The longstanding cliché about men not visiting the doctors when they need to is one that it's difficult to actually deny. For some reason we do fail to take care of ourselves properly and, according to a recent survey, women are twice as likely to visit their GP for a check-up than men are. According to that same study, even cancer helplines aimed at men are more frequently used by women, with partners, mothers or daughters more likely to call on behalf of someone close to them. So if we aren't going to the doctors, then it's important to make sure we check ourselves as much as possible – knowing the signs and reading the signals your penis gives you could lead to better health in the future.
Your penis is actually a very good indicator for problems in the body, although we're assuming that that's not what you've been using it for up to now… erectile dysfunction is one of those things that can act as a warning beacon for a number of conditions – including physical issues like high cholesterol or blocked arteries. ED can even indicate mental health conditions such as depression, so if you are persistently affected by impotence it's important you consult a medical professional to try and understand the underlying cause.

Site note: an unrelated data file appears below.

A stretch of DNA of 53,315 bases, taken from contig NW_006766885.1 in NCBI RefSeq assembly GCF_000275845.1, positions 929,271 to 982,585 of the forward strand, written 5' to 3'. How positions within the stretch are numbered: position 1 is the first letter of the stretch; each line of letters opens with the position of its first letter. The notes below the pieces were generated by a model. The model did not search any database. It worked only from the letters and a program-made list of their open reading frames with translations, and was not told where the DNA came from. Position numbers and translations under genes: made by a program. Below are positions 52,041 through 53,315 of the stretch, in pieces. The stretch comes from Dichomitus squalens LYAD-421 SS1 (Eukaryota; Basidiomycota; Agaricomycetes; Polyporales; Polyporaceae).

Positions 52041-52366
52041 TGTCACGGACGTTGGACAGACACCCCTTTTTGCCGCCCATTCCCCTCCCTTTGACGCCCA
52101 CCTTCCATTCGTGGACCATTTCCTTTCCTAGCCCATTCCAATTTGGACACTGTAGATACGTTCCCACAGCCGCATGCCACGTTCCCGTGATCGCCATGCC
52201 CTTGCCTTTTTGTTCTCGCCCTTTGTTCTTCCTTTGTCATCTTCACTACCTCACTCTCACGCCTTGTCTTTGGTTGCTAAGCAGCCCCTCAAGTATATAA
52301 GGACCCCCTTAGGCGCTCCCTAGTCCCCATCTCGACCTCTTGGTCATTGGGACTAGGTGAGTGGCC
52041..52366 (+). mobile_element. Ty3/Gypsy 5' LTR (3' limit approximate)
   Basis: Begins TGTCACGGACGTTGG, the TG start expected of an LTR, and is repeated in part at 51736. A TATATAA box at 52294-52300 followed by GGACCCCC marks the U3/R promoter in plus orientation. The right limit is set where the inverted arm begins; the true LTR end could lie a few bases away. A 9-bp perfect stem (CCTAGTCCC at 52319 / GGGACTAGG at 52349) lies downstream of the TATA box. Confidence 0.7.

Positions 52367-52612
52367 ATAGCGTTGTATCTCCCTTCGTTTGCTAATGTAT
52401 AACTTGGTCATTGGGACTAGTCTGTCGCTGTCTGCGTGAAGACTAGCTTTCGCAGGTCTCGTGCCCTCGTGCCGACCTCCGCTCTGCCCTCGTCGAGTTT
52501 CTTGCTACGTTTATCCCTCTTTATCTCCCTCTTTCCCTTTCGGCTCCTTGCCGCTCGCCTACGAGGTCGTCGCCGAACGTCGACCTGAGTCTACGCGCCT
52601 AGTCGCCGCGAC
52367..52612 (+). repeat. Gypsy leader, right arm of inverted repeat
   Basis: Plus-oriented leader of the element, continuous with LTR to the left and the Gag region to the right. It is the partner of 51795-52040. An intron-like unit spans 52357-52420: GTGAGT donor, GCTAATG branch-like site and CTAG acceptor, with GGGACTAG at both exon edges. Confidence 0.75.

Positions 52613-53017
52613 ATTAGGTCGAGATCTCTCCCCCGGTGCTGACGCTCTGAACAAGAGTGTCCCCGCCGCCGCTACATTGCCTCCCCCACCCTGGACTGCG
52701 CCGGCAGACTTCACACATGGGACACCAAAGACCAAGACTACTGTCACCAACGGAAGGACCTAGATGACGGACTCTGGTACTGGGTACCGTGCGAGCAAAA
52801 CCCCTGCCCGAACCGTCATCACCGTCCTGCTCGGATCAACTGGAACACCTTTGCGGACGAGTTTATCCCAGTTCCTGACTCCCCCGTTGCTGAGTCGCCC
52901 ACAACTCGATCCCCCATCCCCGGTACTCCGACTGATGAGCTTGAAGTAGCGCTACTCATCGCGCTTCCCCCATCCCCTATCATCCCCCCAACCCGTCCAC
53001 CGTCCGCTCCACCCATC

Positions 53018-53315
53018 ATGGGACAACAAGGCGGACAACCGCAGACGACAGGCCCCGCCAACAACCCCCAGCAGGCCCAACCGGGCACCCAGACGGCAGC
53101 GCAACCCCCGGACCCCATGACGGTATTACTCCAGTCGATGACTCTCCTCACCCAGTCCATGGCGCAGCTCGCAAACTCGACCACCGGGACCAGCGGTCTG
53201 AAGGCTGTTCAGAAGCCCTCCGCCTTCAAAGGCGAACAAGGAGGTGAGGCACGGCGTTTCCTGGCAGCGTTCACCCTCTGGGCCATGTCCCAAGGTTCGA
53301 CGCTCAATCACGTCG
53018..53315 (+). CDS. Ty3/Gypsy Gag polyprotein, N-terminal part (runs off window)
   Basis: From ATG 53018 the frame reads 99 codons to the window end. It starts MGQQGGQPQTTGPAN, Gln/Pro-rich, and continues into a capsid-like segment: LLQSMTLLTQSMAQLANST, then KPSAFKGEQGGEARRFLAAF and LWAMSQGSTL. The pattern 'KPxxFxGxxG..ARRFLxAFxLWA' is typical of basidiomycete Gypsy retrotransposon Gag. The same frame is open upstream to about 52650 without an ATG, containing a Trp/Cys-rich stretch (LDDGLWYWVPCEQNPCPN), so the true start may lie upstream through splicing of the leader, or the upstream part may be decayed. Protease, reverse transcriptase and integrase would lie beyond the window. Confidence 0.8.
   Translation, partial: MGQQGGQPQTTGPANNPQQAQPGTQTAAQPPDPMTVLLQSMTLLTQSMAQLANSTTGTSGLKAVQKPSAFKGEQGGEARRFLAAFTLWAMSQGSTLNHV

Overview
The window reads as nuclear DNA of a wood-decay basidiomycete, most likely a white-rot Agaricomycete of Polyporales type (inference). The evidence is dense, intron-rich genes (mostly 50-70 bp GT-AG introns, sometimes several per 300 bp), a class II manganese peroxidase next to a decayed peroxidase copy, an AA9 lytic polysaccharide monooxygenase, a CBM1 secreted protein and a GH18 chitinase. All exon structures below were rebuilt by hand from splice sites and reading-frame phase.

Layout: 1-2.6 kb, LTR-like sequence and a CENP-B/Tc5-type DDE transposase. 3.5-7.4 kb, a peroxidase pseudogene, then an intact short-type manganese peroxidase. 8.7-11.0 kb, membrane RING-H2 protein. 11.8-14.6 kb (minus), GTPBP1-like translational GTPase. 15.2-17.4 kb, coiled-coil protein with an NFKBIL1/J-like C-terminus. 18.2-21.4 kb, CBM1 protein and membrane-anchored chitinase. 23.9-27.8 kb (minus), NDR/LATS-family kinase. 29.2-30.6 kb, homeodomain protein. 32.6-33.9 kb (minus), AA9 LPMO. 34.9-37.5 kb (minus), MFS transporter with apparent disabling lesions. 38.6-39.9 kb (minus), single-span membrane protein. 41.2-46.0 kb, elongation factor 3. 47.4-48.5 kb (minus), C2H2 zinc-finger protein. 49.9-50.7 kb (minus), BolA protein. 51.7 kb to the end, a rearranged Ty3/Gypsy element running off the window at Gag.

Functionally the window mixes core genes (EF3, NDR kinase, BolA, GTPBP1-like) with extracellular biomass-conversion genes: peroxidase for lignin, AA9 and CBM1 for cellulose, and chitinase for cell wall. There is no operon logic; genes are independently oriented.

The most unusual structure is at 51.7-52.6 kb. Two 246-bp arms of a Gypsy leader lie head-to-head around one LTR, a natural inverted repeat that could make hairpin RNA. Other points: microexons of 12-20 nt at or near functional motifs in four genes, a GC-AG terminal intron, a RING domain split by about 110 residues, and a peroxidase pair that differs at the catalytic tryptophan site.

Like erectile dysfunction, premature ejaculation can be a warning sign for other conditions and again those other conditions can be either mental or physical. Actually defining what 'premature' is, though, is an important part of this process and it's important to remember that it's only premature if the sexual activity has not been satisfactory for you and your partner. There isn't a minimum or maximum time sex should last. If you do feel you're experiencing premature ejaculation there are treatments that can help treat or even resolve the situation.
Blood in your urine is always worth checking out immediately as, according to a widely held medical ethos, blood in urine is cancer until proven otherwise. Don't panic, however, as there could be many other reasons behind this symptom. If you notice any blood at all in either your urine or in your underwear then it's important that you take the time to visit your doctor and make sure nothing sinister is going on.
If you feel a lump then it's worth checking, wherever it is in your body. It's probably nothing but even so, it's better to be sure. Men aged 15 to 35 are at a higher risk of testicular cancer than any other form of cancer, and hard, painless lumps on your testes are one of the first signs. If you feel them, check them, and if you have even the slightest worry then visit your doctor. If it's caught early, this condition is around 95% curable – the biggest risk lies in waiting until it's too late.